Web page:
Real Estate Home Finance

9 Differences Between FHA and VA Loans That Will Help You Choose the Right One for You

Prospective home buyers may need to consider multiple loan types, weighing the pros and cons of FHA vs. VA loans. Learn the difference between FHA and VA loans in this comprehensive guide.
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Buying a home can be a long, stressful, and expensive undertaking, but home buyers may be able to expedite this process while minimizing stress and keeping out-of-pocket costs manageable by choosing the right loan type.

Whether a home buyer is looking to originate a new loan or refinance, FHA loans and VA loans can both be great options to consider. But as buyers embark on the journey of homeownership, understanding the key differences between FHA and VA mortgages will be crucial to selecting the best loan type for their unique needs. To help, this article breaks down the basic features of these loan types, with both FHA and VA loans explained comprehensively to equip borrowers with the information they need to understand the differences between an FHA vs. VA loan.

1. Both FHA and VA loans are backed by the federal government, which means both are able to offer more flexible financing terms than conventional mortgages.

When choosing a mortgage lender, it’s important for shoppers to consider eligibility requirements. Because conventional mortgages are backed and originated by private lenders, these loans typically come with stricter financing terms, including more stringent down payment, credit score, and debt-to-income (DTI) requirements. As such, not all home buyers will be able to qualify for a conventional mortgage.

FHA and VA loans, on the other hand, are secured by the federal government. This financial backing protects the lender in the event that the homeowner defaults on their mortgage, encouraging lenders to be more lenient in their terms and approving loans for borrowers with lower credit scores, lower down payments, and so on. For this reason, homeowners who are concerned about qualifying for a conventional mortgage may want to consider an FHA or VA loan.

2. VA loans are only available to active and former military members as well as surviving spouses, while FHA loans often appeal to first-time home buyers or borrowers who are unable to qualify for a conventional mortgage.

When comparing the different types of home loans on the market, prospective home buyers need to be aware that VA stands for Veterans Affairs, and as such, VA loans are only available for eligible veterans, active-duty or former service members, and surviving spouses. VA loans are guaranteed by the U.S. Department of Veterans Affairs.

While active and former service members may benefit from a VA loan, first-time home buyers without military affiliations may instead want to consider an FHA loan. These loans, backed by the Federal Housing Administration (FHA), can offer flexible terms for homeowners who are unable to qualify for a conventional mortgage. As such, FHA loans may be ideal for those interested in getting financing through one of the best mortgage lenders for first-time buyers.


3. Although FHA loans have low down payment requirements relative to conventional mortgages, borrowers with VA loans won’t be required to make a down payment at all.

Though most conventional mortgages require a 3 percent down payment at minimum (though borrowers who put down 20 percent of the purchase price can bypass private mortgage insurance), home buyers may be able to limit the up-front costs of homeownership by considering other loan types. With an FHA loan, down payment percentages as low as 3.5 percent of the purchase price may be sufficient for buyers with credit scores of 580 or higher.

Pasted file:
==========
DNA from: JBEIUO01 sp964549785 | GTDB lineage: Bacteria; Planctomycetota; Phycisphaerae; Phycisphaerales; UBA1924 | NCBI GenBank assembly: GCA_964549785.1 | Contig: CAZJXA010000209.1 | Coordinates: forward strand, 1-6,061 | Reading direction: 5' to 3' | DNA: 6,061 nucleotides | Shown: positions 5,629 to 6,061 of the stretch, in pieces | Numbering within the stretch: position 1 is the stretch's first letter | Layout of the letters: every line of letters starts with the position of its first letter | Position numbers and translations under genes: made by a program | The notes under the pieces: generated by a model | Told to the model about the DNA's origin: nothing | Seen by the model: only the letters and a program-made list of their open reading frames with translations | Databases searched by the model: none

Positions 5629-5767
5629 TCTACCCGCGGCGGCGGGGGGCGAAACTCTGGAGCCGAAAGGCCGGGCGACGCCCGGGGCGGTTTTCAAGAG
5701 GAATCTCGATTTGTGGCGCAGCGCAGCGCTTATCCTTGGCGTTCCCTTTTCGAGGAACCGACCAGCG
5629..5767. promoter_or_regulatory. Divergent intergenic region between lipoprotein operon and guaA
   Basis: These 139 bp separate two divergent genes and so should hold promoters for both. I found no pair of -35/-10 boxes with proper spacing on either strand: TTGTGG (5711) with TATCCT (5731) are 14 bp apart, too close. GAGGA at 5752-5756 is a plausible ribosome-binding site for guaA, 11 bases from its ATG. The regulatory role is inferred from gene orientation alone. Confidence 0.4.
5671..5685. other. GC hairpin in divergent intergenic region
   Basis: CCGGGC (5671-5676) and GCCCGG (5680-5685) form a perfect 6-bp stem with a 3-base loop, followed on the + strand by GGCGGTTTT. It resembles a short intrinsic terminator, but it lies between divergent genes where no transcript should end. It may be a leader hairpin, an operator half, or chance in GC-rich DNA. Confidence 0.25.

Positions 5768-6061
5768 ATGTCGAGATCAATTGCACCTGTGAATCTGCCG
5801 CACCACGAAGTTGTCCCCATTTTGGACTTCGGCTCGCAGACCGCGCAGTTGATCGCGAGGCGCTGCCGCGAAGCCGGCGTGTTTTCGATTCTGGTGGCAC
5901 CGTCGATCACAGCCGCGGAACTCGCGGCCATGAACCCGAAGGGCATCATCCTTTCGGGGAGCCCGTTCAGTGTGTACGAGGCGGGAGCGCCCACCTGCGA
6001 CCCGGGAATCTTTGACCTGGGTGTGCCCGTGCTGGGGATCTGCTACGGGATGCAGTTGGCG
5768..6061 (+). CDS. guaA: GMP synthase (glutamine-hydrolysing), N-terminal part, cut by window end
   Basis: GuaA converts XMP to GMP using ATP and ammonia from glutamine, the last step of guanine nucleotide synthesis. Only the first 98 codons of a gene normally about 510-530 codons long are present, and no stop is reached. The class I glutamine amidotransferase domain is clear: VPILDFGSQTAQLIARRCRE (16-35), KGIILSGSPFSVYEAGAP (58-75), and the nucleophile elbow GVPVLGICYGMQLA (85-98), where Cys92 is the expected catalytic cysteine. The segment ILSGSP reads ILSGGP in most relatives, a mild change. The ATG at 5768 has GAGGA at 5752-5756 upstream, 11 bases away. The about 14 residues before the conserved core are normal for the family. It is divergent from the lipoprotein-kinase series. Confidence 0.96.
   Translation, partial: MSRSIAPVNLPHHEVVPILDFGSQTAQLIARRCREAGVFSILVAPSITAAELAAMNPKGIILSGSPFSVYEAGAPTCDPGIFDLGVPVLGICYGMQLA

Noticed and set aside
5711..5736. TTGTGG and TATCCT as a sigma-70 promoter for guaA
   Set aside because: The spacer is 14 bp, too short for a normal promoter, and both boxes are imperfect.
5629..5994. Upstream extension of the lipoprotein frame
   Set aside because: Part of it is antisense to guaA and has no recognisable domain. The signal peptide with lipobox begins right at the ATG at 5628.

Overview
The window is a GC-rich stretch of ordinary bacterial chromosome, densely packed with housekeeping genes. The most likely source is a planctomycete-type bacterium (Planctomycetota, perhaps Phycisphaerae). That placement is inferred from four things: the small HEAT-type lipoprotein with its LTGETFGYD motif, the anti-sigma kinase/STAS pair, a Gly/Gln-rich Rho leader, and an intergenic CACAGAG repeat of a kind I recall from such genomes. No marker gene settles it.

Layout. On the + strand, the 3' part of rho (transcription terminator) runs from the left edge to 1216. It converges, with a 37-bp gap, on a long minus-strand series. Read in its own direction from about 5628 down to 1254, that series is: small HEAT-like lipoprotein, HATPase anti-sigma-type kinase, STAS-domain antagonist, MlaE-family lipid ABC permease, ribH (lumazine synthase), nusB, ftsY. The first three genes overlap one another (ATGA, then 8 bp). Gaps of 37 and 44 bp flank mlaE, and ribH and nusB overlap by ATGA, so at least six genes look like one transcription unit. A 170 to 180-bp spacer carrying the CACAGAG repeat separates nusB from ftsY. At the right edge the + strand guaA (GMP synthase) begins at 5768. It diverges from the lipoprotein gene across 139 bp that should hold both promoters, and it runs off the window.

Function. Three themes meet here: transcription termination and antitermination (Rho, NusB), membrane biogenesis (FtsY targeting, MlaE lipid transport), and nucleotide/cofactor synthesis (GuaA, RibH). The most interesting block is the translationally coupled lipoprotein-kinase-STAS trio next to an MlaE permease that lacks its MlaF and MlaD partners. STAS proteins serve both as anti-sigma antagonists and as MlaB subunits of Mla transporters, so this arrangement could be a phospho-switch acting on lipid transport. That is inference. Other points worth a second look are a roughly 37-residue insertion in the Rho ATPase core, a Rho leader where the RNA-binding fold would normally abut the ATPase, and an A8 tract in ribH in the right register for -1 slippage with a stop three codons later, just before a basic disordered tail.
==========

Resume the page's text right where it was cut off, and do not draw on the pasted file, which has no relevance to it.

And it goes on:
However, this may not be the case in circumstances where the buyer has a personal relationship with the seller. The Federal Housing Administration calls this an FHA identity of interest, and it can refer to any familial or business relationship—if a son or daughter buys their parents’ house, for instance. In this type of transaction, home buyers will want to note that the FHA may require a down payment as high as 15 percent of the purchase price.

Borrowers looking to get a VA loan may be happy to learn that they will not be required to pay a down payment at all. This means that although obtaining this form of financing may require a few extra steps, such as providing a statement of service, VA loans can make it easier for borrowers who qualify to turn their dream of homeownership into a reality.

4. FHA credit score requirements often depend on the size of the down payment, whereas VA loans have no minimum criteria—but the lender will have the final say either way.

Unlike conventional loans, which may require eligible borrowers to have a credit score of at least 620, the minimum credit score required for an FHA loan can be much lower, depending on the size of the down payment. With FHA loans, credit scores as low as 500 may be acceptable, though borrowers with scores below 580 will be required to pay a larger down payment—as much as 10 percent of the property’s purchase price. With that in mind, FHA loans may be a good option for home buyers looking to get a home loan with bad credit.

Meanwhile, there is no minimum credit score requirement for VA loan approval. However, it’s important to note that both FHA and VA mortgage guidelines may vary between lenders, so although these loan types can make it easier for borrowers to obtain financing, specific credit score requirements will depend on the mortgage lender.


5. Borrowers with FHA loans will pay a mortgage insurance premium (MIP) every month for the entire loan term, while those with VA loans will owe an up-front funding fee.

With an FHA loan, borrowers will be required to pay up-front and ongoing fees to protect the lender in case they default on their mortgage payments. Due to this loan type’s low down payment requirements, home buyers will need to pay an up-front mortgage insurance premium (MIP)—sometimes referred to as an FHA funding fee—equal to 1.75 percent of the base loan amount to secure financing. It’s worth noting that this cost is in addition to the borrower’s down payment.